Where Should Babies Sleep?

Professor Roy Benaroch, M.D.

A new study about the best place for babies to sleep – in their own rooms, or sharing a room with their parents – contradicts current AAP guidelines.

high angle view of a baby boy sleeping in a crib
When should babies sleep in their own rooms?

But hopefully, in the long run, it will help more parents and babies get a better night’s sleep overall.

The most recent “safe sleep” guidelines were published in 2016. They stressed evidence-based recommendations for the safest way for babies to sleep: put down on their backs for every sleep, and on a firm, flat surface. Since bed sharing is has been shown to increase the risk of SIDS (especially in younger babies), it was also recommended that babies sleep on their own surface, designed for infants. And babies were supposed to sleep in their parents’ bedroom for at least the first six months of life, and ideally for 12 months.

This article originally appeared in Professor Roy Benaroch’s blog, The Pediatric Insider.

It’s that last recommendation that I’ve never been completely happy about. The recommendation is based on three studies from the 1990s, all from Europe (where almost all babies slept in parents’ rooms, and, at the time, on their tummies.) In the aggregate, these studies showed fewer SIDS cases in babies sharing a room with their parents. But: there were very few SIDS cases to compare, and the one study that separated out babies by age at death showed that babies less than 4 months were safer in their own rooms (and less than 4 months is the peak time for SIDS.)  So the evidence, then, wasn’t very strong – but it was the best evidence at the time, and the AAP decided the “share room with parents” idea deserved to be a recommendation.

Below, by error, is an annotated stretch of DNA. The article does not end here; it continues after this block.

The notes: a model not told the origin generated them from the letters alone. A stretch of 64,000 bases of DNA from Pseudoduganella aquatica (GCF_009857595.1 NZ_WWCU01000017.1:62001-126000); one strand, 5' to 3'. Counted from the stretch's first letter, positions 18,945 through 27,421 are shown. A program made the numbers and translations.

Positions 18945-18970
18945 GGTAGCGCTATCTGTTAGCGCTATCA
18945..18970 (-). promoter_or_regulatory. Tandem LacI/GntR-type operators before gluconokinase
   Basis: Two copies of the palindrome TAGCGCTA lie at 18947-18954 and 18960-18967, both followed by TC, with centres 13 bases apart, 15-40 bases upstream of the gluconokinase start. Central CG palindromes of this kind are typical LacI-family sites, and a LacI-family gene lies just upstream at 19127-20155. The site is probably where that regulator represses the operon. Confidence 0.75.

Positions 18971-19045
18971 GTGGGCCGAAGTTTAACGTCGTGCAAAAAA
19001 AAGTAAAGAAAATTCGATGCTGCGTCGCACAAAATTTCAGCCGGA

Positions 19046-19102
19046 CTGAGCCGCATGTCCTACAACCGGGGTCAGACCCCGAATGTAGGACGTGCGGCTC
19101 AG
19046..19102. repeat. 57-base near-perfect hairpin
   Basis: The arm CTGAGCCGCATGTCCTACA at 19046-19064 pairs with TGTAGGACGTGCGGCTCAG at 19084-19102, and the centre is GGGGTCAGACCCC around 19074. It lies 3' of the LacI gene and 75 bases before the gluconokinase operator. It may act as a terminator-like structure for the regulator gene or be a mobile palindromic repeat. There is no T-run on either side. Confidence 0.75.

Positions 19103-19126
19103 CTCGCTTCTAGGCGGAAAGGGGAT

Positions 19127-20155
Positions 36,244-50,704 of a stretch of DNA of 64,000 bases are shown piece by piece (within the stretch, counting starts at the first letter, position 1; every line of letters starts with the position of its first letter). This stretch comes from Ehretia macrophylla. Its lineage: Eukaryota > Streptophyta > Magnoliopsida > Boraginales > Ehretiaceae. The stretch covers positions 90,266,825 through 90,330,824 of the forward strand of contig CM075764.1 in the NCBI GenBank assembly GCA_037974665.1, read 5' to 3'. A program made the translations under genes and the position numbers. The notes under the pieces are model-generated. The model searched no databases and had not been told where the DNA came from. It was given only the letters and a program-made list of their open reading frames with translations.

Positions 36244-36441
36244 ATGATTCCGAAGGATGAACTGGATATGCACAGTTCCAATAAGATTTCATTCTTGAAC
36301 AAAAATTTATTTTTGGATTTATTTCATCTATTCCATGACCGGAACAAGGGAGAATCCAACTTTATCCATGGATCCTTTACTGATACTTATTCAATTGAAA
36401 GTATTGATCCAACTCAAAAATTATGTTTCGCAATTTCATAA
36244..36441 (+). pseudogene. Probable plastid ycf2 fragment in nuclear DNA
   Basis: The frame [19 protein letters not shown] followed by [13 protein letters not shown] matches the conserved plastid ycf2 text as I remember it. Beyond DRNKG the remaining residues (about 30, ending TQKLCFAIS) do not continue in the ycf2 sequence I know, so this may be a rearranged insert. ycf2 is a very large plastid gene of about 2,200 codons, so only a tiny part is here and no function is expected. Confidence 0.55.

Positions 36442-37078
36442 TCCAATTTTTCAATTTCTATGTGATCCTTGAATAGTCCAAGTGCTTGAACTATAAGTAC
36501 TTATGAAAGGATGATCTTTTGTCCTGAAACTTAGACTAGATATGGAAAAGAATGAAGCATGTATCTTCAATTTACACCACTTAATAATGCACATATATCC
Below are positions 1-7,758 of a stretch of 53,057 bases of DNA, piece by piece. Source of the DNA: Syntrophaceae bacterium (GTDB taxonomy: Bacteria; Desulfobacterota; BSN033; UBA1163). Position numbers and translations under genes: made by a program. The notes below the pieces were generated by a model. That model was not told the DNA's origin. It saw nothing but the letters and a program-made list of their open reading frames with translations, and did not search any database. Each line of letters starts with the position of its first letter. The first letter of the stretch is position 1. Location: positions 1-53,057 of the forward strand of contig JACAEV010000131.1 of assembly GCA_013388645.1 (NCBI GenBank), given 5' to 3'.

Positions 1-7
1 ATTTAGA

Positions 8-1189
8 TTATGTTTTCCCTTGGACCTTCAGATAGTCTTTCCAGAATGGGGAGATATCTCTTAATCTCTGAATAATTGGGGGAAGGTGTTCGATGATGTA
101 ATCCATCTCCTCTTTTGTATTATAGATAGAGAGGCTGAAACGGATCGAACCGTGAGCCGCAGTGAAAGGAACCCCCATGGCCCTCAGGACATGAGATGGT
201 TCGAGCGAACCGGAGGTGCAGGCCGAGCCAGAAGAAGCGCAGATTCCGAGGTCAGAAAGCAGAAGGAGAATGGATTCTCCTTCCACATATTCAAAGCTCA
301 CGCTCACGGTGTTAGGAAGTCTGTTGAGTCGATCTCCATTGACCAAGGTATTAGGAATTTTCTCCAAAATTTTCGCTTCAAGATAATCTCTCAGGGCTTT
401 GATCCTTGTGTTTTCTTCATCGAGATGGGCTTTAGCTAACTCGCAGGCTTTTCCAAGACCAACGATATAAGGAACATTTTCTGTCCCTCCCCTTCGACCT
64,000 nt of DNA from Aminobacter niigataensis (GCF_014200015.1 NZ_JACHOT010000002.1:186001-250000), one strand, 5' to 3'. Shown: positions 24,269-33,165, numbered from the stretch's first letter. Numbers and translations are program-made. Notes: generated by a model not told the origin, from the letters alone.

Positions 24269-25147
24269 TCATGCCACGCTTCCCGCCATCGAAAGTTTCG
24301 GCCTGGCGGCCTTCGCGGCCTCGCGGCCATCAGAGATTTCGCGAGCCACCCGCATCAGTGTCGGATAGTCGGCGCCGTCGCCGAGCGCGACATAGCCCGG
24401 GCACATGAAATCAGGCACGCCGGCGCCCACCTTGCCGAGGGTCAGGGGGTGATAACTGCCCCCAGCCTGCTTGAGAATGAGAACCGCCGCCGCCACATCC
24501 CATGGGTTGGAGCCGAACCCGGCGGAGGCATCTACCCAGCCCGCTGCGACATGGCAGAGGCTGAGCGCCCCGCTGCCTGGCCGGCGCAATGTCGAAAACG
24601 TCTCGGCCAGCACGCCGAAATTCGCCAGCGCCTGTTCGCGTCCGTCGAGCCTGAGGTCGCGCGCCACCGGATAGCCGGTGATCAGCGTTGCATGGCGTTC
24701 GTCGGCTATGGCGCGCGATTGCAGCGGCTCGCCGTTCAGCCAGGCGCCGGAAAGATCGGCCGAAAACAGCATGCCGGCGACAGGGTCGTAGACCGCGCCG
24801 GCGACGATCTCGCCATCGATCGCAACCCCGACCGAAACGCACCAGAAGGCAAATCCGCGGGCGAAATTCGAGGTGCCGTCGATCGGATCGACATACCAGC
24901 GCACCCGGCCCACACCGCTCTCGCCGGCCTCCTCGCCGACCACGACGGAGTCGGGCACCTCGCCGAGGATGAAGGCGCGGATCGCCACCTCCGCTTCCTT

I also think the Academy was swayed by room sharing’s making nursing easier, which is true. Breastfeeding is associated with a decreased SIDS risk.

The “ideally until 12 months” part of the recommendation was especially problematic. SIDS rates are very low past 6 months, making conclusions about the effect of sleeping location for older infants tenuous at best. 12 months is also peak time for separation anxiety, and a terrible time to first put your child alone to bed. The AAP decided to extend the “ideal time” in parents’ room to 12 months to be extra cautious, but I’m not sure they considered the overall burden this could place on many parents and children in terms of overall quality of life.

Now, a new study throws a wrench into this “same room” recommendation. Researchers tracked the sleep habits of babies who slept in their parents’ rooms, versus their own rooms, and the results aren’t terribly surprising. Room sharing at 4 and 9 months is associated with less sleep for babies, and fewer long stretches of sleep. Babies seem less able to “consolidate” or organize their sleep into longer stretches if they’re sharing a room with parents. And: room sharing makes it more likely that babies will end up in known unsafe sleep positions – like sleeping directly in their parents’ beds. But wasn’t room sharing supposed to be safer?

It’s a mixed message, but it reflects that the evidence for this room sharing recommendation has never been very strong. With this new study, parents should feel more comfortable, and less guilty, if they choose to put babies in their own rooms to sleep.

Professor Roy Benaroch, M.D. is Adjunct Assistant Professor of Pediatrics at the Emory University School of Medicine
His lecture series Medical School for Everyone: Pediatrics Grand Rounds is now available to stream on The Great Courses Plus.
This content is for informational purposes only. Communicating via this post does NOT create a doctor-patient relationship. If you have a medical concern specific to your child, contact your own pediatrician.